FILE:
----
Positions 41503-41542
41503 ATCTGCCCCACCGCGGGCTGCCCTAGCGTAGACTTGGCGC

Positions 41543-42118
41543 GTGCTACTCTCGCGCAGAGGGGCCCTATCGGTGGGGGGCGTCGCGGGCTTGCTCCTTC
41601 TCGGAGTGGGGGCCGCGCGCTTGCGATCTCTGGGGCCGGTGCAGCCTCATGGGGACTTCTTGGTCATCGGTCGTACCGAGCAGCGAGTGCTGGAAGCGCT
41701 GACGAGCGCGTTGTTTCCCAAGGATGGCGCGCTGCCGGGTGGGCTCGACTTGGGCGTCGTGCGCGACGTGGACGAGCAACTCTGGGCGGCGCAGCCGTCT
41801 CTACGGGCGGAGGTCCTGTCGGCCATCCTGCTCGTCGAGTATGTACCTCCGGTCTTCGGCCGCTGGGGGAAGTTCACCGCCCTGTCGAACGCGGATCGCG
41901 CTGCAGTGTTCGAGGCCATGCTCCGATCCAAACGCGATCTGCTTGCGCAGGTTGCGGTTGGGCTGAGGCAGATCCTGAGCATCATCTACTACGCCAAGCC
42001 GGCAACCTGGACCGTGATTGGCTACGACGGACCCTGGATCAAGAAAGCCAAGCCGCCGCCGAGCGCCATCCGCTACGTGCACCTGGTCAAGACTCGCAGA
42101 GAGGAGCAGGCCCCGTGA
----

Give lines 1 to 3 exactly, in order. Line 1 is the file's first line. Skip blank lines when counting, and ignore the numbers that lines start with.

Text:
Positions 41503-41542
41503 ATCTGCCCCACCGCGGGCTGCCCTAGCGTAGACTTGGCGC

Positions 41543-42118